Transglutaminase apoptosis and tumour progression

Johnson, T.S., 1995. Transglutaminase apoptosis and tumour progression. PhD, Nottingham Trent University.

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Reduced expression of the tissue transglutaminase in both murine and human tumours has been consistently associated with tumour growth and progression. This study confirms that this reduction in transglutaminase activity may inpart, be due to the expression of an inactive transglutaminase that results from perturbations at the translational or post translational level.

To investigate the functional effects of transglutaminase expression, the pharmacological agents all-trans retinoic acid and dexamethasone were initially used to modulate transglutaminase activity in hamster fibrosarcoma and 'normal' cell lines.

Retinoic acid causes de novo synthesis of transglutaminase resulting in increased activity in both the highly metastatic hamster fibrosarcoma cell line Met B and the 'normal' cell line BHK-21. In addition, retinoic acid causes an increase in the number of detergent insoluble bodies (apoptotic bodies) within a cell population.

A range of hamster fibrosarcoma cells (Met B, D and E), BHK-21 hamster fibroblast cells and the human malignant melanoma cell line B16 were treated with dexamethasone. This resulted in a powerful, dose dependent, but mRNA independent increase in transglutaminase activity that could be correlated to dexamethasone responsive receptor numbers in each cell line. In addition, increasing the number of dexamethasone responsive receptors by transfection of the HG1 glucocorticoid receptor protein caused increases in transglutaminase activity that was proportional to the level of transfected receptor. In all experiments levels of detergent insoluble bodies were measured to demonstrate cellular increases in transglutaminase product. Correlation between transglutaminase activity and apoptotic bodies was noted.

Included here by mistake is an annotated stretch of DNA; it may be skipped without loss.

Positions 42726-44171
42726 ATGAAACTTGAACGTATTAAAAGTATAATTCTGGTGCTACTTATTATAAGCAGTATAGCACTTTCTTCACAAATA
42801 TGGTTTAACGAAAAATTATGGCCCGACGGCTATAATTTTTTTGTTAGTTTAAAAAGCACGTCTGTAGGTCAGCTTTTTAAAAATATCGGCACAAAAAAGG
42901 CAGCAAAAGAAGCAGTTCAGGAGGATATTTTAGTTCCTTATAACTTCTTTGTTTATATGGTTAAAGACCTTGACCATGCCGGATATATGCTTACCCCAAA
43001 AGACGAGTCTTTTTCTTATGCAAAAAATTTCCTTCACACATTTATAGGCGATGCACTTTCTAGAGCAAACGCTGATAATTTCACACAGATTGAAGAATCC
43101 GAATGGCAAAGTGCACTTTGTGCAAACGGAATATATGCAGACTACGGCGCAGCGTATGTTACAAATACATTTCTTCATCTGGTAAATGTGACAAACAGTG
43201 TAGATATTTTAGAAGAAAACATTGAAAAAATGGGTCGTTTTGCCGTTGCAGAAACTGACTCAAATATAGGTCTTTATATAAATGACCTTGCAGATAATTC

To provide a more permanent increase in transglutaminase expression without the non specific effects of pharmacological agents a constitutive human tissue transglutaminase expression construct was transfected into a highly malignant hamster fibrosarcoma cell line Met B. Transglutaminase transfected clones exhibited no significant differences in anchorage dependent growth rate in vitro, cell morphology or levels of spontaneous apoptosis measured by the determination of detergent insoluble apoptotic envelopes, but showed an increased adherence to tissue culture plastic and fibronectin coated surfaces when compared to transfected and non transfected control cells.

When transglutaminase transfected fibrosarcoma cells were returned to the in vivo situation by subcutaneous injection, these cells exhibited both an increased time for tumour development and a reduced incidence of primary tumour formation, but no alteration in tumour growth rate was observed. Assay of developing tumours indicated loss of transglutaminase expression at the mRNA level, although the transglutaminase cDNA insert remained within the tumour cell genome. A gradual increase in transglutaminase expression was observed compared to controls on return of the tumour cells to the in vitro environment. When transglutaminase transfected fibrosarcoma cells were subcutaneously injected into Balb C (nu+\ nu+) mice, no differences in primary tumour formation or tumour development time compared to controls was observed. In addition, injection of transglutaminase transfected fibrosarcoma cells into hamsters pre immunised with irradiated transglutaminase transfected cells demonstrated an increases in tumour development time compared to controls. These results suggest transglutaminase expression in the tumour cell may have an effect on tumour cell immunogenicity.

The data clearly demonstrates a suppressive effect of tissue transglutaminase on tumour growth and confirms its importance in the phenotypic changes associated with the cancer process.

Item Type: Thesis
Creators: Johnson, T.S.
Date: 1995
ISBN: 9781369312904
Divisions: Schools > School of Science and Technology
Record created by: Linda Sullivan
Date Added: 28 Aug 2020 10:08
Last Modified: 08 Jun 2023 10:27

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